Clothing labels usually include important information such as brand, size, or care instructions and are attached somewhere on the garment, such as collars, hem, pockets, and so on. Unfortunately, some people don’t fit the labels, such as those made of customized leather labels or PVC. Often it makes the skin itchy, or the size is too long to stick out from under the clothes or can be seen clearly through thin fabrics so that everyone can see our size and force us to be a walking ad for clothing brands. Luckily, it’s not that hard to remove clothing labels. You need a few simple tools and a little patience.

Choosing The Right Method

1. Cut the label as close to the seam as possible. Use sharp scissors to cut the labels, and be careful not to cut the seams. The rest of the label will remain sewn in the seam.

  • There is a possibility that a freshly cut label will still make the skin on the nape of the neck feel itchy or irritated. Usually, a stiffer, paper-like label material will cause this discomfort.
  • After a few washes, the cut edges will likely become softer and won’t bother you anymore. However, if you are concerned, it is recommended not to cut the label.

2. Take a small amount of cloth adhesive (hemming tape). Make sure it matches the width of the label exactly. We recommend using an adhesive that can be melted and does not need sewn. Just install it by ironing it. You can buy it at a fabric store or department store.

3. Place the cloth adhesive on the bottom of the label. Once installed properly, run the iron over it. The label is now attached to the garment and does not hang freely or stick out from behind the garment’s seams.

  • This technique is especially effective when dealing with a label that irritates the skin but cannot be removed without damaging the garment.
  • Do not choose this method if the clothes are made of delicate materials. The heat of the iron can damage clothes.

4. Attach two more pieces of fabric adhesive to the label (optional). If the label makes the skin very itchy, try applying more fabric adhesive to cover the entire edge of the label. Place two pieces of fabric tape along the edges of the label on the left and right sides.

  • Now, the label has no exposed edges and is completely attached to the garment.
  • Do not choose this method if the clothes are made of delicate materials.

5. Choose clothes without labels. Some brands no longer sew labels on their clothes to make them more comfortable for consumers. Try to use the heat transfer labels manufacturer. The information usually listed on the label is directly pasted or printed on the inside of the garment in the same places you would normally find labels.

  • This information is only visible on the inside of the garment, not the outside.

Removing External Labels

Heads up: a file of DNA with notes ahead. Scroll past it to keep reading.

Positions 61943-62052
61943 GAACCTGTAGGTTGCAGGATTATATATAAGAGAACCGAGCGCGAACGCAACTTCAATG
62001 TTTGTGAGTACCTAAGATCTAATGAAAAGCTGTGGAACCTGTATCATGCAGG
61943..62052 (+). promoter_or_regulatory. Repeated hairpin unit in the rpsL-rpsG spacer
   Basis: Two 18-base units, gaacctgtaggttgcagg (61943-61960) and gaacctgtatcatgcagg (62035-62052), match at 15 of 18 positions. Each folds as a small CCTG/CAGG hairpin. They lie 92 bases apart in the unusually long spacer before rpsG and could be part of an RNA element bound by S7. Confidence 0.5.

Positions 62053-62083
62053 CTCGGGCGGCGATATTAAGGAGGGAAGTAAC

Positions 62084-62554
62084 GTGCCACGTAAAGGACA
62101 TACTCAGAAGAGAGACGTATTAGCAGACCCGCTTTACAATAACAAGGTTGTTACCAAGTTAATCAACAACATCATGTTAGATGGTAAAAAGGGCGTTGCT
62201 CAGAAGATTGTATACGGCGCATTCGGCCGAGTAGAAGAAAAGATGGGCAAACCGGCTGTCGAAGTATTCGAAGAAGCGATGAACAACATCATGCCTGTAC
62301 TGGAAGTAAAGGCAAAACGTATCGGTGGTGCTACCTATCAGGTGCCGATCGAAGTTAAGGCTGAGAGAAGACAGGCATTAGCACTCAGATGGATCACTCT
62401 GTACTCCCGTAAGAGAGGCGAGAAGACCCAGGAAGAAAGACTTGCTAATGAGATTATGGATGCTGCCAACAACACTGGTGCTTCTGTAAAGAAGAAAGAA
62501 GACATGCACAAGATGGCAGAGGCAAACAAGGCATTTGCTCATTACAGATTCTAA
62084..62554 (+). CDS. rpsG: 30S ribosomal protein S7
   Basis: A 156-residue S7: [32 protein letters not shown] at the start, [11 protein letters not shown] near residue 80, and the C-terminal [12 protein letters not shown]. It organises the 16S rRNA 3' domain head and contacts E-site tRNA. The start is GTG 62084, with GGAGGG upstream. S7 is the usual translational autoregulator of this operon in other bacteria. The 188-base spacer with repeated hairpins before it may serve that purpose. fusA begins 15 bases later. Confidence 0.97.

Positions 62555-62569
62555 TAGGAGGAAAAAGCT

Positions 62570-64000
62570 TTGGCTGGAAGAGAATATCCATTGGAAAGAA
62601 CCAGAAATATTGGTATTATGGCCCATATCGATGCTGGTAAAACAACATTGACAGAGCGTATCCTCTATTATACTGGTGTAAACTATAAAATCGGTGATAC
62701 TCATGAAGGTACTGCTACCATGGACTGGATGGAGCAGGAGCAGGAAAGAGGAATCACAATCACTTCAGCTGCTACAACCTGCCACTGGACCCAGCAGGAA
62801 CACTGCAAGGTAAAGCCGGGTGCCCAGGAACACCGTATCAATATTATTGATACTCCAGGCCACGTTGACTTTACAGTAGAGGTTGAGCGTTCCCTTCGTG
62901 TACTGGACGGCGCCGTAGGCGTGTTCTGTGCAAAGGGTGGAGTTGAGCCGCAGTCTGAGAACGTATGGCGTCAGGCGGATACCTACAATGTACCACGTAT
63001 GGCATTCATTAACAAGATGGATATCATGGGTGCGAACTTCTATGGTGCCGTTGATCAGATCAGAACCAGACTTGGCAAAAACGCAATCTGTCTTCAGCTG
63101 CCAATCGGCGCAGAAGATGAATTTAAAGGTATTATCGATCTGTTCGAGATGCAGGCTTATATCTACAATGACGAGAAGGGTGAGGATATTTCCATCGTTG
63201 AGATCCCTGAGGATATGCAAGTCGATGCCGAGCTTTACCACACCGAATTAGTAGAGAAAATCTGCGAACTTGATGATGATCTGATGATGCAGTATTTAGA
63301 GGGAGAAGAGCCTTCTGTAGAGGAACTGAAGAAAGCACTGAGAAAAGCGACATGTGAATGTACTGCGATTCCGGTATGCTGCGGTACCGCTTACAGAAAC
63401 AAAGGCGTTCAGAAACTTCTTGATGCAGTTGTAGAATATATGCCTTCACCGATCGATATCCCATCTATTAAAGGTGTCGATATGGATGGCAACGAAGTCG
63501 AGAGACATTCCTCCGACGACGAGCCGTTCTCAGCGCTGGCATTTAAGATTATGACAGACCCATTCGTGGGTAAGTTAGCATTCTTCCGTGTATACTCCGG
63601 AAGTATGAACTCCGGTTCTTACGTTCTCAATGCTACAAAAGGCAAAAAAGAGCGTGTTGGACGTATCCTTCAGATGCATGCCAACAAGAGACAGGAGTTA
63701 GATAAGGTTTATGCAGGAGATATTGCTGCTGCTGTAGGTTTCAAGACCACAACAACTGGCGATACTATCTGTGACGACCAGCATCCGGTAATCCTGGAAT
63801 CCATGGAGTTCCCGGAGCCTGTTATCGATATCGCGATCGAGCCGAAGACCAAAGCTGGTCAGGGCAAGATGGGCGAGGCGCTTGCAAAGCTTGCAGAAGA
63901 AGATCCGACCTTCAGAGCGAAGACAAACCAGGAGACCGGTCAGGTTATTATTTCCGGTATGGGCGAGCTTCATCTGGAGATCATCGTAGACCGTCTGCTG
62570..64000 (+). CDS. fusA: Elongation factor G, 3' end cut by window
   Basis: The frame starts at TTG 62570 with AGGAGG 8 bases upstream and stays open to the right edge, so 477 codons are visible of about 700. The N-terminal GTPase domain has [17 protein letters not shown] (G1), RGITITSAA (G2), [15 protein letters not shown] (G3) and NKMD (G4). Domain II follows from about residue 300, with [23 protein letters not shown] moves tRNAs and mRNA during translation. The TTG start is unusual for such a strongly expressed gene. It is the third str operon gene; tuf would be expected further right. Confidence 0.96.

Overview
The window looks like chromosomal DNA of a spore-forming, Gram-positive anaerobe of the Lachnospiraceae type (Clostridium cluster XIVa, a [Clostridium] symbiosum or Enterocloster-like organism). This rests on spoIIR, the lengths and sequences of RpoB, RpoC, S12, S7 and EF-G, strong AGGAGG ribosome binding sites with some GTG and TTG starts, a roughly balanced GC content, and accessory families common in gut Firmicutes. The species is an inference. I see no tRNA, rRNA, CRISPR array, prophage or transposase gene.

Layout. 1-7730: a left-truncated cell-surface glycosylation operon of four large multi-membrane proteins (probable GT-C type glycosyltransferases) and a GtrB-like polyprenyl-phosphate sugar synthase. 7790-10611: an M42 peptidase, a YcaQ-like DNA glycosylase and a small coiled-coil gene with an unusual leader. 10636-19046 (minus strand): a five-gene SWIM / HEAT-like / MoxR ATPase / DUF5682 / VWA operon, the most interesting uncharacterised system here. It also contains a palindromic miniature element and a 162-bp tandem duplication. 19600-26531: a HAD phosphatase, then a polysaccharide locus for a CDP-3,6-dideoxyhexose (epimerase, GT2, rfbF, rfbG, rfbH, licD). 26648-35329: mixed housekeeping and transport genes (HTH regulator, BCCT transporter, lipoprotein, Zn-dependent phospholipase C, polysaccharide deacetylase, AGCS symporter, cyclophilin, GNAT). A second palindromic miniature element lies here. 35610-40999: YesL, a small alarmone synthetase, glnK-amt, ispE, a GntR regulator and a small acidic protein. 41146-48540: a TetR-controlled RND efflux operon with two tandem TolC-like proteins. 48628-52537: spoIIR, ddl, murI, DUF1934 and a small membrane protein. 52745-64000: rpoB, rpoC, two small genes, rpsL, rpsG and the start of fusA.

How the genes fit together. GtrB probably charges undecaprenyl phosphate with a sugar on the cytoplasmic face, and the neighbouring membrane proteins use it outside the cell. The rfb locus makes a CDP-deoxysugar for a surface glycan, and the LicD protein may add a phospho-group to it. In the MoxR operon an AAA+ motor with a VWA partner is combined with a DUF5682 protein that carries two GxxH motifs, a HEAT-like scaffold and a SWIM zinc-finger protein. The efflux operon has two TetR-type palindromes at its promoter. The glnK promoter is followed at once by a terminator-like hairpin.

1. Check the label. You must remove the external label carefully to avoid damaging the garment. However, this label is meant to be removed. Find the best approach and determine the starting point where you will start working.

  • Genie also often has an external label, usually a small piece of cloth with the brand’s logo. These labels aren’t meant to be removed. You must do it with extra care if you want to remove it. However, you can remove the label with this method.
  • External labels can also be found on the seams of clothing. Use small cuticle scissors to trim them, as they are usually not difficult to remove.

2. Tuck a thread tucker or small cuticle clipper under one seam on the label. Make sure your floss trimmer or cuticle scissors are above the label when you start. Gently pull the threader up to cut the thread. If you use cuticle scissors, make small cuts to cut the thread.

  • You can start anywhere, but it is recommended to start squeezing the seams from the top right corner of the label.

3. Move from right to left as you work and slack the remaining stitches. Dedel stitches one after another. Be careful not to damage the garment with the sharp end of the threader or scissors.

  • Make sure you cut each stitch until it breaks. Don’t cut several stitches at once until the label starts to loosen. Only then can you pull out the rest of the stitches.

4. Pull the label off and use tweezers to pull out the rest of the yarn. You may find bits of thread still stuck to the garment after removing the label. Make sure the thread is completely loose before you pull it with tweezers.

5. Hide or familiarize yourself with labels that are impossible to remove. Some clothes have labels that are impossible to remove because they will damage the garment or the label itself is part of the garment. In this case, there’s not much you can do, but the following options might be considered:

  • Ask a professional sewist or laundry if they can help you remove the label.
  • Hiding external labels can be an option, but it is usually impossible to do well. You can roll up the sleeve if the label is attached to the cuff. Most external labels on shirts can be hidden by wearing a jacket.
  • External labels are often found on men’s custom rubber labels for clothing in the back pocket of jeans, which can be covered with a long shirt or jacket.
  • You can also cover the label with a small decoration that can be pasted with an iron.

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